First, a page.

John Thomas Hart
Branded "J.HART" inside the Back above and below the center Crossbar
(John Thomas Hart, b.Dec. 17, 1805 - d.Jan. 1, 1874)
This is a beautiful full 3/4 Maggini model Orchestral Double Bass that we believe was made by John Hart who apprenticed with Samuel Gilkes 1820-1825/7). This beautiful 'Fendt-like' Double Bass has four (4) small stamps on the inside of the Back on either side of the center Crossbar upper and lower reading "J.HART" in fine lettering of the size you might see stamped on a Bow. I mention Fendt and Maggini in general only as these makers all had an individual style and only have slight similarities as far as the trained eye goes but in general do have resemblance to the average onlooker.
This Bass is currently under serious investigation as research shows that John Hart signed a 'Contract of Apprenticeship' in May of 1820 in London at the age of 14 with Samuel Gilkes within one year of Gilkes leaving his employ at the shop of William Forster (1819). His apprenticeship with Gilkes is also noted in many books dating back to the 19th century. One world renowned authority commented to me, "This is one of the greatest archaeological finds in Double Basses in decades!". This Bass also has a business card laminated to the lower Rib at the Block under the Varnish by "MESSRS. BIRD & SONS" (c.1890) and an inscribed message inside the lower back from a restoration by 'William Zettwitz', London 1944.
MESSRS. BIRD & SONS
(Partial Reproduction from Original Card attached by TailBlock, c.1890)
Although we have been all over the Fendt name on this Bass as that's what everyone across the globe has called it for the past 35 years or more, these 4 stamps in the Back from 'Hart' would not have been discovered if it were not under a full and diligent restoration. Arnold Schnitzer (Maker/Restorer, NY) while cleaning the dirt caked to the grain of the flamed Sycamore Back discovered these stamps accidentally as he worked with extreme dedication to do the job right. Another important English Double Bass authority believes this may well be the work of the English master John Devereux (c.1850) who was also the maker of many of the Maggini models for B.S. Fendt as well. The night I brought the Hart Bass home I received an email from London. I was told that an identical Bass to mine purchased as a genuine G.P.Maggini was once used for 30 years in the London Symphony by the former Principal Bassist at that time. They later were told that the Bass was actually British and made by William Valentine who according to the 'Will' of J.T. Hart (of which I have a copy of) was referred to as his 'Half Brother' and not his son-in-law as previously believed. While comparing the Scroll and FF-Hole pattern to other Basses by Valentine, Devereux, Fendt, Kennedy, Lott etc., we find that this Bass is truly original in this respect and compares to nothing we have seen before by any other British maker. Since we have conflicting opinions which is not at all unusual in this Business, we are still calling this a John Hart Bass as it is at least agreed that he either made it or had it made for his shop and bears his brand stamp, (J.HART).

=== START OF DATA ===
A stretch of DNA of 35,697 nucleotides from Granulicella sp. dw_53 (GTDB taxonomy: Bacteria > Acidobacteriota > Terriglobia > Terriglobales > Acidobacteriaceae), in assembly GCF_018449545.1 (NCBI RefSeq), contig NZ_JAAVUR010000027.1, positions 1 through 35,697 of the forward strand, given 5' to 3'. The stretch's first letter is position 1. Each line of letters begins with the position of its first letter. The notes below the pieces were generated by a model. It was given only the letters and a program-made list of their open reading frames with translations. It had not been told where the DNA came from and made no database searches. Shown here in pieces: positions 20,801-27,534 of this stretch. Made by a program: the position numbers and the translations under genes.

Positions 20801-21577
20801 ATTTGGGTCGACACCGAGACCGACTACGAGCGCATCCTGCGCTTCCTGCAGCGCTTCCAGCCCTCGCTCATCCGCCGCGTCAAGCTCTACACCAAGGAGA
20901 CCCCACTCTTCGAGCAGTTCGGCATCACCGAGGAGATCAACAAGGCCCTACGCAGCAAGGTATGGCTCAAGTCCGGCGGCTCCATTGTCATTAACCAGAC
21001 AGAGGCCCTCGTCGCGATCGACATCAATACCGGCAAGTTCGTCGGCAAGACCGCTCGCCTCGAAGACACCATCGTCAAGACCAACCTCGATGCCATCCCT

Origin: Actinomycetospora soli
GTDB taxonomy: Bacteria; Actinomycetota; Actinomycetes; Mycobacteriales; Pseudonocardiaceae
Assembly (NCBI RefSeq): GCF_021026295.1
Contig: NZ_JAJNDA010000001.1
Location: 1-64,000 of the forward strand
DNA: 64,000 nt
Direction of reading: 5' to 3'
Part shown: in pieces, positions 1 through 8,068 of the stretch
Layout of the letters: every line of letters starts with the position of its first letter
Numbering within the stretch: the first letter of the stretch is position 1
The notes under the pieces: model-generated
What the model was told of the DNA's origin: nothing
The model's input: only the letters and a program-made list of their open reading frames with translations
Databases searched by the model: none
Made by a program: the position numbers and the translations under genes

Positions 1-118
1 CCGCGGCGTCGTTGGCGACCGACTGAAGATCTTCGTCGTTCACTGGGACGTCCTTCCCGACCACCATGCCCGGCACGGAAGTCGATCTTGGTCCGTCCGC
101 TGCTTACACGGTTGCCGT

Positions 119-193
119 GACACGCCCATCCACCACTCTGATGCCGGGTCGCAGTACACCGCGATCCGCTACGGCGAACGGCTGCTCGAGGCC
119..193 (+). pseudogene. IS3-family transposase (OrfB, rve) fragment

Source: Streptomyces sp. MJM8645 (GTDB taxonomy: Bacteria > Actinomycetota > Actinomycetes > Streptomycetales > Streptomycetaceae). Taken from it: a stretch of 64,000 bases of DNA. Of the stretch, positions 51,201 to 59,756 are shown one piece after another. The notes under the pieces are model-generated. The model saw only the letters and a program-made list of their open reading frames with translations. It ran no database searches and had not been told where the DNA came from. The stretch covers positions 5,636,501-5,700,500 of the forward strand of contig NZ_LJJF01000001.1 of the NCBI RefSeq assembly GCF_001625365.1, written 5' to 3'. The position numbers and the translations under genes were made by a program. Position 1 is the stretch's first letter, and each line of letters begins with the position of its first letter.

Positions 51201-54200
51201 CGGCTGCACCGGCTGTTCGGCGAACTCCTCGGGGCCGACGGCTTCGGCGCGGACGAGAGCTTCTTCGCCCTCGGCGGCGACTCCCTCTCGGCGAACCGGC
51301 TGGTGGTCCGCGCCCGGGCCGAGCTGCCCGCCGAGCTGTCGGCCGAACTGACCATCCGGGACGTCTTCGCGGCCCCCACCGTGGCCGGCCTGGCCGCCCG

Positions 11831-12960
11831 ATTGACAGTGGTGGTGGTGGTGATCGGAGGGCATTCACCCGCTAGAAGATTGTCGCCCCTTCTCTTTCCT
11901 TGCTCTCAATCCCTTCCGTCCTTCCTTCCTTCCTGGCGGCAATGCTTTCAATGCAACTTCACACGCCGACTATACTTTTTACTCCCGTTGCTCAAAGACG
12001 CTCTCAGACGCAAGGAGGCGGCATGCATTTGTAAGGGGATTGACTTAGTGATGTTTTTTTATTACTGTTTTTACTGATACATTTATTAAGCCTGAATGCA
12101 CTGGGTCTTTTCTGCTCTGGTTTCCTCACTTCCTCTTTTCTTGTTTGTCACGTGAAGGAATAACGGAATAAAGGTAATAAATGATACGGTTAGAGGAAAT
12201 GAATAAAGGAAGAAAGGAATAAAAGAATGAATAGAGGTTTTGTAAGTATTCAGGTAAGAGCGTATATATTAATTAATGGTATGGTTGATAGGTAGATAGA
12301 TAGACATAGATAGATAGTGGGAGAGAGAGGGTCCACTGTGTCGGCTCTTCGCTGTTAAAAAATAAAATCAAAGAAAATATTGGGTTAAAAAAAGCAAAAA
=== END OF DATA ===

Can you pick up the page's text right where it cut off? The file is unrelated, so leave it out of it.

About Hart and his Master: Samuel Gilkes started his training at an early age with relative Charles Harris Sr. (Harris Sr., one of the best English makers of his time, London 1770-1830 and often alluded to either the "English Lupot" by Jalovec or the "English Amati' by W.Henley) and later (1810) worked for and trained further with William Forster III. Gilkes would later train John Hart. Gilkes also trained or trained with Charles Harris Jr. in the Harris shop. After Gilkes' untimely death, Harris Jr. went to work with Hart for awhile as well. W.E. Hill went to study Violin making with Charles Harris Jr. in 1835 after Harris Jrs' move to Oxford from London (1795-1828). Also, Olde Bird (Bird & Sons) personally introduced Bow maker Samuel Allen to W.E. Hill. Bird was once in possession of this Bass as noted by his card on the lower Rib. He is also an indirect link between Hart, Hill, Gilkes and Harris as they are all connected to either this Bass or the Hart/Hill 'feud' in one way or another as the Harts and the Hills were in stiff competition with each other. The Harts were makers, restorers and dealers. John Hart was the best followed by his son George and Geo.II. Later, the Harts would turn to mainly dealing with John Hart employing his half brother William Valentine who made most of the Hart Basses and some possibly for Fendt as well. Hart & Sons, the later firm also employed the Voller Bros. and others in and out of their shop for Violin making. The Harts became the main dealers and connoisseurs in London of Italian Violins in their time as seen in many books by the phrase 'according to Hart, etc'. This can be seen in many books especially those of English writers but as far as John Hart himself being a maker, his work has rarely been seen.